The Uncertainty of Moon Sighting

Chanda Mama Door key
Wait for another day……

It’s is 9th of August 2021 and I’ve just returned from the mosque at 9 pm.

They say that no moon sight was confirmed from Lucknow, Hyderabad, or Mumbai. So the new year of Islamic Calander has to wait for another day and the mourners of Imam Hussain (AS) Martyrdom have to look for the next day for ‘Ayyam-e-Aza’ – the days of collective sorrow.

The Dawoodi Bohra Community follows a definite calendar which they call Misri or Egyptian tradition. It was produced by one of their High Priest (Dai-e-Mutlaq) more than fifty years ago. There is no confusion of days or dates of celebrations and observances in this Community. They were also confused about Arabic dates before that.

In my community, a learned scholar and sage late Moulana Kalbe Sadique Saheb had advised us to follow the Science of Astronomy and make decisions. His voice was also proved a cry in the wilderness. No one in the powerful religious hierarchy of my faith gives currency to his words.

I’m not entitled to speak about Sunni School of Thought.
It is ironic and pathetic that while others are exploring the other planets of the galaxy as they have already established their presence at Moon, why are we the Muslims still waiting for clouds to clear and see the thinnest slice of Moon to begin the New Year?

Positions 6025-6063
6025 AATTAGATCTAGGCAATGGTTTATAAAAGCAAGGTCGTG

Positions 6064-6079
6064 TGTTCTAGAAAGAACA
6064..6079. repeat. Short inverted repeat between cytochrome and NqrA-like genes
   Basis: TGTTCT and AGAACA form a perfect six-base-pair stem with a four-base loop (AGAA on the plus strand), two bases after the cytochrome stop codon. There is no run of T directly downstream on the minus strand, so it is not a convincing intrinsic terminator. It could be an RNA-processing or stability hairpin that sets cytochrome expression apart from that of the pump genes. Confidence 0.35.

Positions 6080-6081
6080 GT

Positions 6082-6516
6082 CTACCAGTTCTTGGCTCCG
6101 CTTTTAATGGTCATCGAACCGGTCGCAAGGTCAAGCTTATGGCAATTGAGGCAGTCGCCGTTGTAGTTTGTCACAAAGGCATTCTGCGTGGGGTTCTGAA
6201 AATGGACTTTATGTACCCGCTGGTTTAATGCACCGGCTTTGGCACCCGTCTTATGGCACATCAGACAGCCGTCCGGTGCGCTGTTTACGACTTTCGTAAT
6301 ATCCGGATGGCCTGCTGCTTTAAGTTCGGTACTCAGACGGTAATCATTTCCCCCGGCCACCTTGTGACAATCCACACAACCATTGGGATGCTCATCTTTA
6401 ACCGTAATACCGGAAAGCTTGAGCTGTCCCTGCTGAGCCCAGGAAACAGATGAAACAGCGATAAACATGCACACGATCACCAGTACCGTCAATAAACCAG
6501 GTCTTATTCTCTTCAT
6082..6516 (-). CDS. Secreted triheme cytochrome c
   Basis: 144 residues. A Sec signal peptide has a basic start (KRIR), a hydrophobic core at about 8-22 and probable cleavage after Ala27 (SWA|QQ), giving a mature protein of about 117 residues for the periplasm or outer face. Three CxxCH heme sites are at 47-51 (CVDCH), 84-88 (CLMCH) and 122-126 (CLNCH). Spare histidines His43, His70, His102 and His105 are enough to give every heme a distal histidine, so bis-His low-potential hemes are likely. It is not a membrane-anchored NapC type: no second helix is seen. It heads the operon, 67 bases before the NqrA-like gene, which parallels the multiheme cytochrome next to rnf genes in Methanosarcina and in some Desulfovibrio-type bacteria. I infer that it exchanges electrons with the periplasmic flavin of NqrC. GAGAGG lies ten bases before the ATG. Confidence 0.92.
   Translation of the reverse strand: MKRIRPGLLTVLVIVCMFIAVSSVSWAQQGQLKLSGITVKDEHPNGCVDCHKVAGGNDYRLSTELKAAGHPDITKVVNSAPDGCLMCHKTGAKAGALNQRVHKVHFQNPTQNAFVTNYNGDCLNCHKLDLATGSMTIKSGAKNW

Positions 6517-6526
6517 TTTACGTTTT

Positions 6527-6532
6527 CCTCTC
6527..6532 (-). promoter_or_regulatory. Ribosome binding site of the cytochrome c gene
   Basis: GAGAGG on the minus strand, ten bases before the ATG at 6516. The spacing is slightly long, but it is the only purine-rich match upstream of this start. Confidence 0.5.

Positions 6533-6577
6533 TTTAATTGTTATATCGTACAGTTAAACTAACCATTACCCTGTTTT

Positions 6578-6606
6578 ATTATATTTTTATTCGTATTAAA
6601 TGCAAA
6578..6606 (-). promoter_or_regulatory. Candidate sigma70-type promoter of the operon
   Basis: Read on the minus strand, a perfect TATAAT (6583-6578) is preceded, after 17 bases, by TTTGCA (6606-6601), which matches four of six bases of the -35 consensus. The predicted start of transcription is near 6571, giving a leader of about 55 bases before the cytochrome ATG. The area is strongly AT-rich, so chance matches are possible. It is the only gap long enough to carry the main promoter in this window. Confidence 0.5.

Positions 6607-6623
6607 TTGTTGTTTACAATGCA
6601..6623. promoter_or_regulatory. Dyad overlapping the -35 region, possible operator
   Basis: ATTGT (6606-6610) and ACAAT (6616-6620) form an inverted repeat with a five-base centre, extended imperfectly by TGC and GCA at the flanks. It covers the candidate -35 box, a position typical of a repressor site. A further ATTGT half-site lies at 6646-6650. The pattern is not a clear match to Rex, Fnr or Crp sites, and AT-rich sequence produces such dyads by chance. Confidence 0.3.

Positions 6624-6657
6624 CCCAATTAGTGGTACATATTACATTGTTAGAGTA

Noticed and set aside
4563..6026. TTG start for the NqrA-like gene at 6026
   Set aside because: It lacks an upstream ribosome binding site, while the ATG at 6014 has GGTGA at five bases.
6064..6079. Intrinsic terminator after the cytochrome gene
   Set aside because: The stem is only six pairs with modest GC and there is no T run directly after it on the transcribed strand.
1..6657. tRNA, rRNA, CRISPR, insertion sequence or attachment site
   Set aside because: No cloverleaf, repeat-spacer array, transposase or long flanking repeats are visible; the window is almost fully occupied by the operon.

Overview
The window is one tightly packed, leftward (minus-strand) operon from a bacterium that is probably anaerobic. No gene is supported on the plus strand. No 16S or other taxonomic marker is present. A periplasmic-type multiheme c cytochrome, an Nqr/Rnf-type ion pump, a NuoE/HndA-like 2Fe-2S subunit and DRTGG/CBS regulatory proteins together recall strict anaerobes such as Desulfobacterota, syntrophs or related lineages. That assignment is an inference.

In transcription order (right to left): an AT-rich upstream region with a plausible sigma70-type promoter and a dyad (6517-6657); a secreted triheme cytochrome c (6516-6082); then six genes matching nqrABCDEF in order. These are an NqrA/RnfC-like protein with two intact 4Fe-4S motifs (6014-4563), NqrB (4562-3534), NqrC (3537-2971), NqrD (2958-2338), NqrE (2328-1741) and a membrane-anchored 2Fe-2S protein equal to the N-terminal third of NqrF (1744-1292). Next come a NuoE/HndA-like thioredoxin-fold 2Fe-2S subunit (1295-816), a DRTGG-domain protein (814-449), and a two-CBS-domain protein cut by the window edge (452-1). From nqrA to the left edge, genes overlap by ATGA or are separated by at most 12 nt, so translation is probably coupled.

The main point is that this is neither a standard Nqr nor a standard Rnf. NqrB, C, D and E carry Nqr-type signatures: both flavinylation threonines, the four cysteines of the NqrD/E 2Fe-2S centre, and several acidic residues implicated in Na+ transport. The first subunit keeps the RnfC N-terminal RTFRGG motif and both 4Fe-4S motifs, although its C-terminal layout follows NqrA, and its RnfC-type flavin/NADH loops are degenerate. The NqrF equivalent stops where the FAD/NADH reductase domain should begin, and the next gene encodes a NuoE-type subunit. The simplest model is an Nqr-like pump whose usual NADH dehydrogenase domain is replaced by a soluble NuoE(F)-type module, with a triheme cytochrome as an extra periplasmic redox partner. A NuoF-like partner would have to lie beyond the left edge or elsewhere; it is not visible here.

We were not always like that.

We were the followers of the same Prophet (PBUH); we had carried the light of learning through so many centuries; we were the same Muslims who had inspired Europe’s Renaissance and Enlightenment; we were the mathematicians who had developed the order of algebra. They were my forefathers who had invented the magnetic compass and tools of navigation; we were the masters of pen and printing, and we had discovered how disease spreads and how it can be healed.
Historian Bernard Lewis has noted in his book “What Went Wrong?”, that “for many centuries the world of Islam was in the forefront of human civilization and achievement.”

Read the history of human progress and you will find that Algebra, Algorithms, Alchemy, Alcohol, Alkali, Nadir, Zenith, Coffee, and Lemon were the words all derived from Arabic, reflecting Islam’s contribution to the West.

Today, the spirit of science in the Muslim world is dead almost, nowhere to detect. Muslim countries have nine scientists, engineers, and technicians per thousand people, compared with a world average of forty-one. In these nations, there are approximately 1,800 universities, but only 312 of those universities have scholars who have published journal articles. Of the fifty most-published of these universities, twenty-six are in Turkey, nine are in Iran, three each are in Malaysia and Egypt, Pakistan has two, and Uganda, the U.A.E., Saudi Arabia, Lebanon, Kuwait, Jordan, and Azerbaijan each have one.